Blankets have been around since prehistorical times, but the modern blanket seems to have been popularized by Thomas Blanket, a Flemish weaver who made wool blankets. (In fact, his name likely came from his trade, since the word “blanket” already existed.) But today, blankets have come a long way and you will find many types of blankets to choose from.
Though they started as simple coverings made of animal skins and plant material, and later, wool and textiles, we now have blankets of all kinds. You can buy a quilt, a comforter, or a modern weighted blanket, for example. Which should you choose?
In this guide to types of blankets, we’ll help you make the best choices for all your home blanket needs. Here’s what you should know about all the different blanket types on the market today.
What Are the Main Types of Blankets?
First, the basics: there are lots of different types of blankets out there, but these are the primary ones you’re likely to see on the market today.
While blankets are often thought of as being practical items, not all blankets are actually made to keep you warm. The coverlet, for example, is one of the purely decorative blanket types.
A coverlet goes over the top of the bed, without reaching down to the floor or over the pillows. It’s thin and meant for decoration, not warmth. Typically, you’ll put your coverlet over the top of another, more practical blanket.
A quilt can be a type of coverlet, but some quilts are also warmer and more practical. These blankets are decorative, with a patchwork pattern of different fabrics. But thanks to the inner layer of batting, they tend to offer more warmth than the typical coverlet.
Afghans are sometimes put into their own category, but they effectively serve the same purpose as blankets: warmth and decoration.
Afghans are knitted or crocheted, typically using wool or other natural material. These blankets are usually designed to both look nice and keep you warm, but they’re more often tossed over a chair or couch than on a bed.
A duvet is a type of thick, warm blanket that goes on the bed to trap heat underneath. A thick layer of down or other fiber inside the blanket’s covering makes it warm. Duvets need duvet covers, or protective outer shells, to keep them from getting dirty and damaged.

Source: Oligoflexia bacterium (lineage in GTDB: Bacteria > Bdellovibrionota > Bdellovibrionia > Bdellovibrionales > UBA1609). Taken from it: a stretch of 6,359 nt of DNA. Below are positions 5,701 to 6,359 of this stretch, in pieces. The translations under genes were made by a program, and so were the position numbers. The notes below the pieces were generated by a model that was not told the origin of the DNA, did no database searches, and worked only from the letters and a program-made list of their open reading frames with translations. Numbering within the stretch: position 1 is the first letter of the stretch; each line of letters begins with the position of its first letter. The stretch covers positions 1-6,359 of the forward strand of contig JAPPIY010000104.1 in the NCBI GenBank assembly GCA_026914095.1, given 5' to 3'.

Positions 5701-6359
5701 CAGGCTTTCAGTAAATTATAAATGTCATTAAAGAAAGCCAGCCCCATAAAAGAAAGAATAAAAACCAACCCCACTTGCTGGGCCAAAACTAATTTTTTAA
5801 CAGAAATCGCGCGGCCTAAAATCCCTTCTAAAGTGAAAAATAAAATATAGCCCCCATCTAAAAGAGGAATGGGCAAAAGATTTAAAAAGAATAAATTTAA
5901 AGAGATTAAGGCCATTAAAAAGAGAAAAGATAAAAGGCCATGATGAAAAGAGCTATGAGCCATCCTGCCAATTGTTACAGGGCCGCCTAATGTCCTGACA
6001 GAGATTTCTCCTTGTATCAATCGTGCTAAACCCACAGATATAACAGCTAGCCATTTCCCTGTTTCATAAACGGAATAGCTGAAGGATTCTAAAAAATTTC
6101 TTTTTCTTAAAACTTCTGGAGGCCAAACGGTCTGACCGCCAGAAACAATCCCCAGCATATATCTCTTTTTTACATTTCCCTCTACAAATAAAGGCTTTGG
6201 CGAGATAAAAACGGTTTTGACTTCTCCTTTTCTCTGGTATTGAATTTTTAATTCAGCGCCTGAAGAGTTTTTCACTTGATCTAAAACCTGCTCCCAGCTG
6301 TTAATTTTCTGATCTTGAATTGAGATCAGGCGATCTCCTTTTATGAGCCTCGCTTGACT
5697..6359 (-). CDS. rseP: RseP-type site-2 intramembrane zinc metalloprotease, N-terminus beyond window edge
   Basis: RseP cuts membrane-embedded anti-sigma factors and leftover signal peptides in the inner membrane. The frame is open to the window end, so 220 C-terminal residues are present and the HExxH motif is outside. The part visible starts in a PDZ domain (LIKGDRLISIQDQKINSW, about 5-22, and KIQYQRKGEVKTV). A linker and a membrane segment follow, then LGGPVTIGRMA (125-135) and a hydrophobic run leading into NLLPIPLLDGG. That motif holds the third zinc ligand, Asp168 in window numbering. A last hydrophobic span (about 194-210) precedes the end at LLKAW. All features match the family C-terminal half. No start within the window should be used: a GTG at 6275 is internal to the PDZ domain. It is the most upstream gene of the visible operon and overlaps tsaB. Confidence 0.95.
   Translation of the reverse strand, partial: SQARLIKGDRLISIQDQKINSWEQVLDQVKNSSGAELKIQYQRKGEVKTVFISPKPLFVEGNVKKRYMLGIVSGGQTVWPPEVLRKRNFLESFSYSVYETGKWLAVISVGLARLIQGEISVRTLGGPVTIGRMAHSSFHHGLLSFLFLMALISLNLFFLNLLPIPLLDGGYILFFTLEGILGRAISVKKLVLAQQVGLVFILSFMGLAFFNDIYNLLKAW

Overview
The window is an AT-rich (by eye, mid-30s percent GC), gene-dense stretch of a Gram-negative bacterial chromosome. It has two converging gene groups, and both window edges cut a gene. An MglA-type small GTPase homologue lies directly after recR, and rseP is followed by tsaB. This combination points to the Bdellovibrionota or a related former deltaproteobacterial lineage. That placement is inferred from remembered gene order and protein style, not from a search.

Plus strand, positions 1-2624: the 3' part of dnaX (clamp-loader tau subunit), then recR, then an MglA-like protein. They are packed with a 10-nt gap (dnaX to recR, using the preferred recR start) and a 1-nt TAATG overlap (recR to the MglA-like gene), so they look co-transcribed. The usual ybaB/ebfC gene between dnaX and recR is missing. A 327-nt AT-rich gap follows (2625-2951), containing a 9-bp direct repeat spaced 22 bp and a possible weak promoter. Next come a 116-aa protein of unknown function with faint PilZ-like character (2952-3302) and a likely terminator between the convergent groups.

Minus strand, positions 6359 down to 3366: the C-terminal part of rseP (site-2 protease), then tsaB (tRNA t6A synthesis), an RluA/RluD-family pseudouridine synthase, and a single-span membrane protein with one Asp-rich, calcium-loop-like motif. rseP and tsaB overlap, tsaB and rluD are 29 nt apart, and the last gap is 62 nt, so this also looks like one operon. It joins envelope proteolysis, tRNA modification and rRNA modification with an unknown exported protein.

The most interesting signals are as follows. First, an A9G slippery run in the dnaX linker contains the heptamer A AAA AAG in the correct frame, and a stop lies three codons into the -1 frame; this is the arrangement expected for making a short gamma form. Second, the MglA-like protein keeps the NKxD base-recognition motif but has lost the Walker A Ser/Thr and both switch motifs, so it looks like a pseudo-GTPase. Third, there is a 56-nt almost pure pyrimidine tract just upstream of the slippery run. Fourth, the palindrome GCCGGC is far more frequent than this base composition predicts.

A comforter is much the same as a duvet, but comforters don’t necessarily need covers.
Comforters offer both decoration and warmth since they often come in attractive patterns and colors. Down comforters are popular for their warmth, but less-expensive fillings can also be used.
A bedspread is most similar to a coverlet, but bedspreads are larger. They’re designed to reach the floor and to cover the whole bed, including the pillows. Most bedspreads are thin and aren’t warm, but made to look pretty.
An electric blanket has a heating element inside and plugs into electricity to keep the user warm. These blankets also have built-in temperature controls so you can set them to be warmer or cooler as needed.
Electric blankets are very warm, but can also pose certain hazards. For example, you shouldn’t leave an electric blanket plugged in when you aren’t using it. Damaged wiring can also create a fire hazard, so it’s important to always check electric blankets for damage, and replace them as often as needed.
The weighted blanket is a newly popular trend in blankets. These blankets are designed to be warm, but also heavy, producing a calming effect when you lay beneath one.
The pressure of a weighted blanket can feel like you’re getting a hug. Many people find it physically comforting to lay under a weighted blanket and get better sleep with one.
The Difference Between Throw and Blanket
Some people may place throws and blankets into the same category. However, it’s worthwhile to note that there are some slight differences between the two.
A throw is typically smaller than a blanket and is used for decoration when tossed over a chair or couch, hence the term. Afghans are similar to throws but tend to be larger and warmer, like blankets. But the main difference is the size: afghans and blankets are both usually larger than throws.
The Top Materials for Blankets
When shopping for blankets, you’ll find that there’s a wide range of materials to choose from. Let’s take a look at some of the top materials for blankets and the benefits of each.
Wool is one of the oldest and most beloved blanket materials. Wool is naturally warm and moisture-wicking, so it’s great at keeping you comfortable.
This material also resists fire, so it’s not as dangerous when used close to a heating vent or another source of heat.
Today, acrylic offers a popular alternative to natural materials like wool. It’s light while also keeping you warm. Plus, its soft texture can feel a lot like natural materials but is easier to machine wash. Finally, unlike wool, your acrylic blanket will never attract moths.
When it comes to natural fibers, cotton is another one of the top choices for blanket materials. Cotton blankets are super-soft and breathable, and they’re ideal for hot summer nights when you want a covering that won’t overheat you.
Cotton also blends well with other materials, like polyester. A blend tends to be more durable, while still feeling very soft.
Which Blanket Types Will You Choose?
In most homes, multiple types of blankets are needed. You might need blankets for both summer and winter, as well as blankets for different rooms in your home. It’s always better to have too many than not enough!
Trying a few different blanket types also lets you get an idea of which ones you like best. Choosing blankets is largely a matter of personal preference, after all.
Looking for some new blankets for your home? Check out our luxe blankets and throws here!